In recent years researchers have discovered a couple of human gene variants that dramatically reduce blood lipid levels, in ANGPTL4 and ASGR1, which in turn reduces the risk of cardiovascular disease by slowing the development of atherosclerosis. The atherosclerotic lesions that form in blood vessel walls are seeded by oxidatively damaged blood lipids, and so lower lipid levels mean less seeding, all other things being equal. The research here presents another such gene variant, though by the sound of it one that has a lesser effect and isn't as widespread across populations.
A genetic variant that protects the heart against cardiovascular disease has been discovered in an isolated Greek population, who are known to live long and healthy lives despite having a diet rich in animal fat. In Mylopotamos in northern Crete the population are unusual as they have a diet that is rich in animal fat and should cause health complications, yet they have good health and live to an old age. In an attempt to solve the puzzle, scientists made a genetic portrait of the population by sequencing the entire genome of 250 individuals to get an in-depth view. This was the first time Mylopotamos villagers had their whole genome sequenced. The team then used the results to give a more detailed view of approximately 3,200 people for whom previous genetic information was known.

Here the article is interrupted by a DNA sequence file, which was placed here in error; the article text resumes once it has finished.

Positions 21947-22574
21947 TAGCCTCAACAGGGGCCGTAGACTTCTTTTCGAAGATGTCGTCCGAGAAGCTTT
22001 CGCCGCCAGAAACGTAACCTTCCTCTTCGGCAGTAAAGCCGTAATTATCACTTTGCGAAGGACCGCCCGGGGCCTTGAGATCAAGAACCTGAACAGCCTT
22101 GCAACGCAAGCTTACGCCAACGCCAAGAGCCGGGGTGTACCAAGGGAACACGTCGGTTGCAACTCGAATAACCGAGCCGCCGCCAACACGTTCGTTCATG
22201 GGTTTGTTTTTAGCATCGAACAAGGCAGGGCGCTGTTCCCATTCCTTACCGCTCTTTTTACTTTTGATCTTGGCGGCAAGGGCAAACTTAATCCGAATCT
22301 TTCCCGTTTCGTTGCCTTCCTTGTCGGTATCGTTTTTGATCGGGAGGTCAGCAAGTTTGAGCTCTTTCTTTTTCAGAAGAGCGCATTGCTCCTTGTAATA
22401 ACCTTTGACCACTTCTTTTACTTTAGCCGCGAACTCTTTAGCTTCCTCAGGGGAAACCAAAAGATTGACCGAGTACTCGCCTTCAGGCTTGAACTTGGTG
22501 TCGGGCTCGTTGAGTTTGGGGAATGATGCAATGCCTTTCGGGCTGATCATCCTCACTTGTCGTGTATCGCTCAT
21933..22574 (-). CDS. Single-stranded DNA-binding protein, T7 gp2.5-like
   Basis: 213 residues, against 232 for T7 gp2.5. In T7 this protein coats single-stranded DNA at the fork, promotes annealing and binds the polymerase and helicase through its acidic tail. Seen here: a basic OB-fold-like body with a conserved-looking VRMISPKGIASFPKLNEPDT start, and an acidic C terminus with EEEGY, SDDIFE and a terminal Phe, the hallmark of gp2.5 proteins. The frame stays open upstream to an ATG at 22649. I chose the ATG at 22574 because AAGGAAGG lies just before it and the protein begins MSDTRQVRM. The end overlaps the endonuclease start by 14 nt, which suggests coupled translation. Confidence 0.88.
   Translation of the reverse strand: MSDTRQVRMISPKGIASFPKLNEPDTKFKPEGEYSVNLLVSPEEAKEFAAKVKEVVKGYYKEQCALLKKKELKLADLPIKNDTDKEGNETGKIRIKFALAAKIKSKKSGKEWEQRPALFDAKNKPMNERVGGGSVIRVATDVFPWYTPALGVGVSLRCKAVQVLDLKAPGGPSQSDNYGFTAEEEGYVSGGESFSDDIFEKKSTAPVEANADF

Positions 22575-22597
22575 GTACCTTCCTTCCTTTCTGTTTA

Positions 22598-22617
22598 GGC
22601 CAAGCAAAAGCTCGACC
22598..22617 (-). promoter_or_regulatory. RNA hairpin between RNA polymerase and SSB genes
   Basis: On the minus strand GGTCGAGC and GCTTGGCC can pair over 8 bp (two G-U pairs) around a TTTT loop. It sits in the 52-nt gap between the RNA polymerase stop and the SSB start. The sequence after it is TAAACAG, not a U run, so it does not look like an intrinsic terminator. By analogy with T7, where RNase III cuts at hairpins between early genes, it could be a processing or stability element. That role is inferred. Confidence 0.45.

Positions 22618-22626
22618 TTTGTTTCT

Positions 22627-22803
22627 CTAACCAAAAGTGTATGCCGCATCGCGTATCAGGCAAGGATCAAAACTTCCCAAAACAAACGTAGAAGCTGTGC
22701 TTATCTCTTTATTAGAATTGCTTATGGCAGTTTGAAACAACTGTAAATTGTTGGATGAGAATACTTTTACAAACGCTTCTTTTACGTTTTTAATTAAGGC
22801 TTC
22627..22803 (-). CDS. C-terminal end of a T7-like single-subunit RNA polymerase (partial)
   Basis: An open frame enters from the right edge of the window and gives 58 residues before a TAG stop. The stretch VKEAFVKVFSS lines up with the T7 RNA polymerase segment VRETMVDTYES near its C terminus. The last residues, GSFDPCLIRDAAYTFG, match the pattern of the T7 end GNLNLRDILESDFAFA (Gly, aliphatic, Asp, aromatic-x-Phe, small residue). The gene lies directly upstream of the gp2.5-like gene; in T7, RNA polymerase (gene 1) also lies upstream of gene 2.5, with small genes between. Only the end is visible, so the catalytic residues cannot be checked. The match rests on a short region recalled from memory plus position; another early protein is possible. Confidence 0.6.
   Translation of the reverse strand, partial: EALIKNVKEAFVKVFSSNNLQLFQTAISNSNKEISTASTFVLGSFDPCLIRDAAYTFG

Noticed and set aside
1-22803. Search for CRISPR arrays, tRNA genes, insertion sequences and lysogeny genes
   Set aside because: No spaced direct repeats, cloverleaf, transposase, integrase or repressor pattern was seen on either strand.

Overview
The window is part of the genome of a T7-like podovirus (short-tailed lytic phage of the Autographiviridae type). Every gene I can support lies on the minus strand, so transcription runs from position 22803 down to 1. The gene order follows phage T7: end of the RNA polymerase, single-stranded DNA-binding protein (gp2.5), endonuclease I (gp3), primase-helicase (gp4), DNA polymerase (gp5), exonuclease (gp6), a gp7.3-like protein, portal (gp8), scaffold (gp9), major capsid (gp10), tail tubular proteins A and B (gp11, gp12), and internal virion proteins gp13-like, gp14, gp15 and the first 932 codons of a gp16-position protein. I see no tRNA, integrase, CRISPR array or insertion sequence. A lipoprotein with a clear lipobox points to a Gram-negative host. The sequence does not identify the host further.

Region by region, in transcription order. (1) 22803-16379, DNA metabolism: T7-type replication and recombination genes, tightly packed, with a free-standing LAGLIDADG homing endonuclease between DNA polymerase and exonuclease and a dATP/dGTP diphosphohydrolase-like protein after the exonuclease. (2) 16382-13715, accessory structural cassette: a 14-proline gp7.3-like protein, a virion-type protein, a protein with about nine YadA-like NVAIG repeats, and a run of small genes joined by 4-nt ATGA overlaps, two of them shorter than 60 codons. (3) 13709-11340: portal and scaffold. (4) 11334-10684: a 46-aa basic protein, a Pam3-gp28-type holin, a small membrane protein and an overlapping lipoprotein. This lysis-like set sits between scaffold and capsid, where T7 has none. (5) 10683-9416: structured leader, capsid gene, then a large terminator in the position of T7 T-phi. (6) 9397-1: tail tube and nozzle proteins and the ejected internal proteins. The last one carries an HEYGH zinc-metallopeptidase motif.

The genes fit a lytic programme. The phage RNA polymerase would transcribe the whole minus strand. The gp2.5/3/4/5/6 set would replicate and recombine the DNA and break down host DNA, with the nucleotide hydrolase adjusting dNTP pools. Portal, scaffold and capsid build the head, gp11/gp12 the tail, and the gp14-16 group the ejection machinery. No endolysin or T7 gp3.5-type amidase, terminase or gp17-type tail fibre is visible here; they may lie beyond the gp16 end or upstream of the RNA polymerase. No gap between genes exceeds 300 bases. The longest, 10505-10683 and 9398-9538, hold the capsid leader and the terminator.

Scientists discovered a new genetic variant that was not previously known to have cardioprotective qualities. The variant, rs145556679, was associated with lower levels of both 'bad' natural fats - triglycerides - and 'bad' cholesterol - very low density lipoprotein cholesterol (VLDL). These factors lower the risk of cardiovascular disease. The cardioprotective variant may be almost unique to the Mylopotamos population. rs145556679 resides within an intron of the Down syndrome cell adhesion molecule like 1 (DSCAML1) gene, which is involved in cell adhesion in neuronal processes and is expressed in heart, liver, pancreas, skeletal muscle, kidney and brain. The genome sequencing results of a few thousand Europeans has only revealed one copy of this variant in a single individual in Tuscany, Italy. A separate variant in the same gene has also been found to be associated with lower levels of triglycerides in the Amish founder population in the United States.